swiss government bonds invest guide
Investing & Retirement

How to Invest in Swiss Government Bonds

March 1, 2024 - Daniel Dreier

From Eidgenossen to cantonal bonds: Find out how to invest in Swiss government bonds in this guide.

Swiss government bonds can be used to profit financially from government projects. This guide answers the most important questions about investing in Swiss government bonds.

What is a government bond?

A government bond is a loan agreement in which you as an investor lend money to a government or a government agency. Bonds are securities, and you can buy, sell, and trade them.

A bond has a fixed annual interest rate (the coupon) and a fixed bond term. The government pays out the interest it owes you every year. At the end of the bond term, the government repays the loan in full. 

In Switzerland, government bonds are issued by the federal government and by many cantonal governments. Some Swiss municipal governments issue municipal bonds. 

What is the face value of Swiss government bonds?

The face value of a government bond is the amount that you will receive from the government if you keep the bond until it matures﹘meaning it reaches its expiry date. The interest you earn is based on the face value of the bonds you own.

Bonds issued by the Swiss federal government have a face value of 1000 Swiss francs per bond. The 1000-franc face value is also often used for Swiss cantonal and municipal bonds.

So if a Swiss government bond has an interest rate of 1.50 percent per year, you will receive 15 francs of interest each year that you hold that bond. If you own the bond when it reaches its maturity date, you will receive the bond repayment of 1000 francs.

How much do Swiss government bonds cost?

When you buy Swiss government bonds, you have to pay the market price. The market price may be higher or lower than the bond’s face value.

Banks and online trading platforms quote the prices of Swiss government bonds as a percentage of the bond's face value.


In order to calculate the return of a bond based on the actual market price you pay, you must add the bond’s face value and its total outstanding interest payments, and then subtract the price you would pay for the bond.


How can I invest in Swiss government bonds?

There are two ways to invest in Swiss government bonds as a private investor:

How can I buy actual Swiss government bonds?

In order to buy Swiss federal, cantonal, or municipal bonds, you need to have a brokerage account at a bank. Banks charge brokerage fees and custody fees to buy, hold, and sell government bonds for you. The fees charged are the same as for other Swiss bonds. The guide to minimizing the cost of buying and holding bonds explains how to keep the bank fees low.


Each Swiss government bond has its own ISIN. You can use this serial number to specify the exact bond you want to buy (in your bank’s online trading platform, for example).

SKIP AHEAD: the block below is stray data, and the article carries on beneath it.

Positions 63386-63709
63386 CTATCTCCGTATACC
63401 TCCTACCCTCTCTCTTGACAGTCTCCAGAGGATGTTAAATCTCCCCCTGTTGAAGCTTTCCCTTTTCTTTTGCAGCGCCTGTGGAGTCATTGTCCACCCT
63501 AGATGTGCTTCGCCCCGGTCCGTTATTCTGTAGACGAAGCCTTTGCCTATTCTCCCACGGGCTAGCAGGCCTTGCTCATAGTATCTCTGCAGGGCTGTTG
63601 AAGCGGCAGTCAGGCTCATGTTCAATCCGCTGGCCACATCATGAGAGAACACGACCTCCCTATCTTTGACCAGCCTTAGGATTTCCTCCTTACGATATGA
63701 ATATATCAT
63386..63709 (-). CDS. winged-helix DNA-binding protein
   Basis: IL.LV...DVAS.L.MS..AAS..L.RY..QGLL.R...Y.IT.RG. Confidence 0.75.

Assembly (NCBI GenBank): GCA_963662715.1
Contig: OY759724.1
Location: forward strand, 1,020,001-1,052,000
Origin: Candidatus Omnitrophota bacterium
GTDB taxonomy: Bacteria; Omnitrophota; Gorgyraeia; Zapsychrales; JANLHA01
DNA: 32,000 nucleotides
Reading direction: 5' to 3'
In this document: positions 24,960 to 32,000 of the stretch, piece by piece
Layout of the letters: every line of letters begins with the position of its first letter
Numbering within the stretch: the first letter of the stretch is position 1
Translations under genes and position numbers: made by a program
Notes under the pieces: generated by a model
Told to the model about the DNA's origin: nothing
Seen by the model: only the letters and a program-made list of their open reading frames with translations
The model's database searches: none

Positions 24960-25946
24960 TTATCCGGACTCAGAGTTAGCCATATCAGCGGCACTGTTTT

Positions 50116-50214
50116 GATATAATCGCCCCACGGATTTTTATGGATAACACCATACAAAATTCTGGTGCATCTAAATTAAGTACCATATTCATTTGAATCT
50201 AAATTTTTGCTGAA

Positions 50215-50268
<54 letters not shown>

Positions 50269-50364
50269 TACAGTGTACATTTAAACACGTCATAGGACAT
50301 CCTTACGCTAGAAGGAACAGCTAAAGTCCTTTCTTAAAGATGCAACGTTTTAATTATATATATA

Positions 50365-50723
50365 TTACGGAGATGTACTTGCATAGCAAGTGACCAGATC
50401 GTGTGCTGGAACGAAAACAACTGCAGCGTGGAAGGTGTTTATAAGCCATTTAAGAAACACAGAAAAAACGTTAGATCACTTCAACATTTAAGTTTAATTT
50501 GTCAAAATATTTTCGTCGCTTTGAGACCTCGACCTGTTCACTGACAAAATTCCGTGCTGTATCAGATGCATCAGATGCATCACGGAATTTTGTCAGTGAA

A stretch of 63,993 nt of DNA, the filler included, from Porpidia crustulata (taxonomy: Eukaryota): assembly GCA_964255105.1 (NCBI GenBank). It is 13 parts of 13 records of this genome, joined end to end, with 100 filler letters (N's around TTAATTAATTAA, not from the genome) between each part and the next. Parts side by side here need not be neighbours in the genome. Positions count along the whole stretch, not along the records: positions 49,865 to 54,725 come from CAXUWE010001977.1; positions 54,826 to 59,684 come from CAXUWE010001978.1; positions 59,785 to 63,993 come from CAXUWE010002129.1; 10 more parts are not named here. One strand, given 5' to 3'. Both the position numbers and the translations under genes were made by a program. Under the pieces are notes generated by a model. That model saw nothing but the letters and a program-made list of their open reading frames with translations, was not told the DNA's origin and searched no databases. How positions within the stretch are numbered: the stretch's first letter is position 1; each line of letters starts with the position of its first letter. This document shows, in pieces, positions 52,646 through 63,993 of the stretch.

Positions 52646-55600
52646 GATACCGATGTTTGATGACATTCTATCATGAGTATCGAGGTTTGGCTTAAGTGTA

Table 1: Swiss federal government bonds issued since 2021

Bond ISIN Annual interest rate (coupon) Date of issue Maturity date (expiry)
0.25 EIDG 21-35 CH0557778310 0.25% 23.06.2021 23.06.2035
1.50 EIDG 22-38 CH0440081567 1.50% 26.10.2022 26.10.2038
1.25 EIDG 23-43 CH0557778815 1.25% 28.06.2023 28.06.2043


The interest paid out by the government every year is automatically transferred to your account. When the bond matures at the end of the loan term, the money you lent by buying the bond is automatically repaid into your stock brokerage account.

How can I invest in Swiss government bond ETFs?

Instead of buying bonds yourself, you can buy shares in an ETF that tracks a Swiss government bond index. To do this, you need to have a stock brokerage account. You can find the ETF you want to invest in using its serial number (ISIN).

Brokerage and custody fees for bond investments vary between banks. The interactive online trading comparison on makes it easy to find the cheapest Swiss bank for your needs.

The advantage of using ETFs, compared to buying actual bonds, is that they invest in all the bond issues behind an index. The disadvantage of using bond ETFs is that they charge ongoing fees in the form of the annual total expense ratio (TER), which detracts from your yields. Additionally, because ETFs regularly buy and sell many different Swiss government bonds, it is very difficult to predict the returns.

Table 2: Swiss government bond ETFs for private investors

ETF ISIN Index TER Total performance*
iShares Swiss Domestic
Government Bond 1-3 (CH)
CH0102530786 SBI Domestic Government
1-3 Index
  • 10 years: -7.65%
iShares Swiss Domestic
Government Bond 3-7 (CH)
CH0016999846 SBI Domestic Government
3-7 Index
  • 10 years: -5.17%
  • 20 years: 20.97%
iShares Swiss Domestic
Government Bond 7-15 (CH)
CH0016999861 SBI Domestic Government
7+ Index
  • 10 years: 5.53%
  • 20 years: 56.66%

*Total returns including capital gains and dividends. Dates for 10-year term: February 1, 2014 to February 1, 2024. Dates for 20-year term: February 1, 2004 to February 1, 2024. Source:

All of the ETFs in Table 2 are domiciled in Switzerland and are denominated in Swiss francs. All of these ETFs use physical replication, which means they actually buy the bonds tracked by the index. These ETFs are distributing funds, which means dividends are paid out instead of being automatically reinvested into the fund.

How can I invest in Swiss cantonal bonds?